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Let the Nation Mourn: UK Marks One Year Since First COVID-19 Death

Amongst the politics swirling around the Coronavirus crisis, Britain must find time for collective grief, says Stefan Simanowitz

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Let the Nation MournUK Marks One Year Since First COVID-19 Death

Amongst the politics swirling around the Coronavirus crisis, Britain must find time for collective grief, says Stefan Simanowitz

On 5 March 2020, BBC News reported that a 70 year-old woman in the Royal Berkshire Hospital had become the first Briton to die of COVID-19.

Exactly one year, and more than 120,000 deaths later, it is time for a moment of shared reflection and collective grief.

David Kessler, an expert on grief, says it “must be witnessed” and warns that, if it is not expressed, it can turn into depression or anger. As a nation confronted – directly or indirectly – by a year-long wave of suffering and death, there is certainly a great deal of depression and anger swilling around.

The UK remains one of the only countries to have experienced a large number of COVID-19 deaths which has not held a national memorial to mark this. Spain, for instance, had a 10-day period of remembrance period and, in January, President Joe Biden held a national COVID Memorial Day for the US.

“In order to heal we must remember,” the new President said, speaking in front of the Lincoln Memorial Reflecting Pool in Washington DC, illuminated by hundreds of flickering candles. The reaction of one American man after the event summed it up: “I hadn’t realised just how much I’d needed that.”

On Monday, mayors in more than 100 cities across America proclaimed the first Monday in March to be COVID Memorial Day, marking it with vigils and calling on the President to make this date a national holiday. It seems likely that Biden, who has clearly recognised his role as Mourner-in-Chief, will agree to it.

Yet in the past year – apart from ‘Clap for Carers’ – the only opportunity for a shared experience around the impact of the Coronavirus crisis in the UK came with the death of Captain Sir Tom Moore last month, a 100-year-old man who had raised more than £30 million for NHS charities by walking around his garden during lockdown.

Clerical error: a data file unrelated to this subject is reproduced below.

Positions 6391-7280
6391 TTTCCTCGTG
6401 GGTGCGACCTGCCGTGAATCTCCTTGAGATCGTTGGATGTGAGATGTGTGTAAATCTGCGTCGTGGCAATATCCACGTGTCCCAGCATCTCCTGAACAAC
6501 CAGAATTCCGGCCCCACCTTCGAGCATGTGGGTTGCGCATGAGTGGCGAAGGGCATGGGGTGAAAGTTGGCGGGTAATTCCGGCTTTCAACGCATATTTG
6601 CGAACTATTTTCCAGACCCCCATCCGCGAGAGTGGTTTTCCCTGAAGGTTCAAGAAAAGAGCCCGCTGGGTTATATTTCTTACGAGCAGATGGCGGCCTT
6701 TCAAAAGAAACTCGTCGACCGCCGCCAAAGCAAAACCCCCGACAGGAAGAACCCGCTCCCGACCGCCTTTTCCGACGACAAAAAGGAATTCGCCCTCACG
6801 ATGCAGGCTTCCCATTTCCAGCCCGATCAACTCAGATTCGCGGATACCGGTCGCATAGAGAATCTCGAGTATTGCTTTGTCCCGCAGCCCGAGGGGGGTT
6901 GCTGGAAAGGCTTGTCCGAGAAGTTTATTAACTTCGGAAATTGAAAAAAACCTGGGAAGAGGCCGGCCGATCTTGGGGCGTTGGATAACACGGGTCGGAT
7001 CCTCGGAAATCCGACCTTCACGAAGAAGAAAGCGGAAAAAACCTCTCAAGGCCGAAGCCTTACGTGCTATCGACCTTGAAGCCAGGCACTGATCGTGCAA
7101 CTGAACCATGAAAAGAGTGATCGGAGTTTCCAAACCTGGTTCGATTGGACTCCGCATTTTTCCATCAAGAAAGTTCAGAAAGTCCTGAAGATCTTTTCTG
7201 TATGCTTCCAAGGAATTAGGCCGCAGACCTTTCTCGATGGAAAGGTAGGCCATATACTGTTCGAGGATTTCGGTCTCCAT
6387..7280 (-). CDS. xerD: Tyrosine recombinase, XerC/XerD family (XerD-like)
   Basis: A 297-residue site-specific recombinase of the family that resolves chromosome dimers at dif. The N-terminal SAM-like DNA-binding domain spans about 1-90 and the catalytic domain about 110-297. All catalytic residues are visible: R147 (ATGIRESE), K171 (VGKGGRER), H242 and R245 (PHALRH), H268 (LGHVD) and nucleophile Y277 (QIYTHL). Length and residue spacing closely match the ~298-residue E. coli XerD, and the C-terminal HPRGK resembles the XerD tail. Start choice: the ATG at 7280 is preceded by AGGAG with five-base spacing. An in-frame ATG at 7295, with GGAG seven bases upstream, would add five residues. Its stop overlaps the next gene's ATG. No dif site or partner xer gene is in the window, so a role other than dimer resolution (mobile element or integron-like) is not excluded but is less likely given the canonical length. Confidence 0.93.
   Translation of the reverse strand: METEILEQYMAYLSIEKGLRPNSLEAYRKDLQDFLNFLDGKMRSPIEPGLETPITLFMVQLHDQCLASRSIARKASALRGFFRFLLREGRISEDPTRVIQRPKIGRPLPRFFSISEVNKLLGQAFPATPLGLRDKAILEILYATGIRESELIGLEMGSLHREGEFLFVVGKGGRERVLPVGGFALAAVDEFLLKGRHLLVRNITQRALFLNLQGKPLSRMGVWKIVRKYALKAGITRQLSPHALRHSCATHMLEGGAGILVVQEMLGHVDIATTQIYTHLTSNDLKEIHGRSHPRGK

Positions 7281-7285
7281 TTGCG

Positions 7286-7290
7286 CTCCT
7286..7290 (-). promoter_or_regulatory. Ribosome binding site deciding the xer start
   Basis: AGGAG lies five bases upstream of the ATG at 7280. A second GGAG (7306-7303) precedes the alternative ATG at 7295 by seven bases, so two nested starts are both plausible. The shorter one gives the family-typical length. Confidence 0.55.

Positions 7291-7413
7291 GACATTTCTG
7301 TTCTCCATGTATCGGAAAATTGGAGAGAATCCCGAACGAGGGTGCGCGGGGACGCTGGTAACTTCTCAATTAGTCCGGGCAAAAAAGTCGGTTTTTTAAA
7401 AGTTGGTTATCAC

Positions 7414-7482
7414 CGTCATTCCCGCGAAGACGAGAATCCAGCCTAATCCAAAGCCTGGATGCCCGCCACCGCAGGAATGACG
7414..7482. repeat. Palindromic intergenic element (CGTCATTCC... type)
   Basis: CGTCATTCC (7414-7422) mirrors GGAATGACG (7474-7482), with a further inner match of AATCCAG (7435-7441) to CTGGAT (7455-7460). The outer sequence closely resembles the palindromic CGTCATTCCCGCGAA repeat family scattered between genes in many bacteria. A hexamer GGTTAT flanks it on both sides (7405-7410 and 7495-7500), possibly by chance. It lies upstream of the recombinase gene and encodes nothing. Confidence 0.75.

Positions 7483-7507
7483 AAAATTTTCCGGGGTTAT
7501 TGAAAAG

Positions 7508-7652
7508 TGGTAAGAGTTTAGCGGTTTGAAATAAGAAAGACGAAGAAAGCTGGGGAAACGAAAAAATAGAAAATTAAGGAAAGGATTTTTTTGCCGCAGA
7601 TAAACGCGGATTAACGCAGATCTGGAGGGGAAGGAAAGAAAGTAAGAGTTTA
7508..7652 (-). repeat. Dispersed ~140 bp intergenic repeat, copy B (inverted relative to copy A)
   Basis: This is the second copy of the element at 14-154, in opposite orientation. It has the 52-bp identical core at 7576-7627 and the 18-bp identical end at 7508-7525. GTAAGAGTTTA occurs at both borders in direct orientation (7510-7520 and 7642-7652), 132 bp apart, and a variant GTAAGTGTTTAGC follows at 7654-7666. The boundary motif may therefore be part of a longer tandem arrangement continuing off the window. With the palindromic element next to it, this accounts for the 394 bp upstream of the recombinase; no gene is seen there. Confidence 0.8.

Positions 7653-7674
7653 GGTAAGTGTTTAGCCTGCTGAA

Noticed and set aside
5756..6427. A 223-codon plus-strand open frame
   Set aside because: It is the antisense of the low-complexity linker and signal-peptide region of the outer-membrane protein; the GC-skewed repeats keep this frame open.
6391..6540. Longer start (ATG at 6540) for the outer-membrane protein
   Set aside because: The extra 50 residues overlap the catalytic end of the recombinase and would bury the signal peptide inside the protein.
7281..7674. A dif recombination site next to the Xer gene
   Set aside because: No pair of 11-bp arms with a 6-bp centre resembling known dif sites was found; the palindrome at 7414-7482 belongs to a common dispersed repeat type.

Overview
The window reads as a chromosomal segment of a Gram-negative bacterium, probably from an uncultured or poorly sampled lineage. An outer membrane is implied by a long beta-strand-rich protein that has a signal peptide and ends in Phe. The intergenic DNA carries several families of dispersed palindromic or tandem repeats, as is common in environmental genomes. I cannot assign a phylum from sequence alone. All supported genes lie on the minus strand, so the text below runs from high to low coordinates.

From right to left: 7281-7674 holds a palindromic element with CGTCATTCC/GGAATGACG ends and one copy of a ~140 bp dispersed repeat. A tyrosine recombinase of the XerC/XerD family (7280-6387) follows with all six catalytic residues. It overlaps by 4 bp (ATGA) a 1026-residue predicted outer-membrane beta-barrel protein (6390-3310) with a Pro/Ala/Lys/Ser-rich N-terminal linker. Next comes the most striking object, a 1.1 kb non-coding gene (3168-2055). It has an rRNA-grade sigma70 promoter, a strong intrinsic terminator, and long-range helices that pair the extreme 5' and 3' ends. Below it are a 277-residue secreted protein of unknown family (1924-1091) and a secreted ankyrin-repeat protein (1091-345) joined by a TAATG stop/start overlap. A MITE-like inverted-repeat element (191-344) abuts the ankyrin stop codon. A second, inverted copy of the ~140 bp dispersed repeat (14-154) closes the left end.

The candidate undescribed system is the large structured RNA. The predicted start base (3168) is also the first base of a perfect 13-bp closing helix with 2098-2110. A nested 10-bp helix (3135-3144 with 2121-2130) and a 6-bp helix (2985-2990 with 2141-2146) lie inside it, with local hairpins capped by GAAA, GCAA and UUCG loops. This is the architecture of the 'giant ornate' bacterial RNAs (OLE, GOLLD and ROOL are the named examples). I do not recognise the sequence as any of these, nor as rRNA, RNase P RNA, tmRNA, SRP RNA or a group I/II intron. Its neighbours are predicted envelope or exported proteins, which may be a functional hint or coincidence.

Psychologically burdened by the past year, it is easy to forget how we felt last March as the country prepared to enter the first lockdown. On the day that national restrictions were announced, there had been 55 deaths. Yesterday’s death toll of 315 hardly received a media mention.

From the very start of the Coronavirus pandemic, Britain’s response has been entwined with politics. As a result, the simple act of grieving the dead has become almost a political act.

Yet grief knows nothing of politics. It has no party colours.

For this reason, COVID Memorial Day – an unofficial day of remembrance held today – has been designated a ‘politics-free zone’. Like a saloon in a Wild West film where everybody has to deposit their guns at the door if they want to enter, political views will be banned.

William Shakespeare said: “Give sorrow words; the grief that does not speak whispers o’er-fraught heart and bids it break” – and COVID Memorial Day is intended give words to our sorrow.

Yet grief isn’t all about sorrow. You can only experience grief if you have experienced love. Indeed, grief is the collateral damage of love. The more deeply you love, the more painful the grief.

Unlike our southern European neighbours, most traditions and rituals of grieving have been lost in Britain. Our culture has no common language of loss. Colleagues may send us a card but avoid eye contact in the corridor as the head of human resources tells us that they “know how we feel” as they sign us off for two weeks’ compassionate leave.

But grief doesn’t work like that. One doesn’t truly recover from loss. If you are lucky, you will heal from loss. But never completely.

“Over the last year many of us have been touched by grief either directly or indirectly,” says psychologist Jo Hemmings. “Whilst a single day of mourning will not set everything right, it is remarkable what grieving, and in particular collective grief, can achieve. COVID Memorial Day is a day when people can light a candle, take a pebble to the top of a hill or simply sit and reflect on those they have lost.”

“As we see light at the end of the tunnel, all of us can provide a light in the darkness this COVID Memorial Day,” adds Dr Philippa Whitford MP.

As we mark this sombre anniversary, I’m reminded of a message left on the wall of remembrance at a service marking six months since the first COVID-19 death in the UK: “I will celebrate her, but before I can celebrate her, I must remember her. And before I can remember her, I must mourn her. So if you see me – shivering and dumbed with loss – stand by me. Because grief needs a witness.”

Stefan Simanowitz is a journalist and coordinator of COVID Memorial Day. For more information visit

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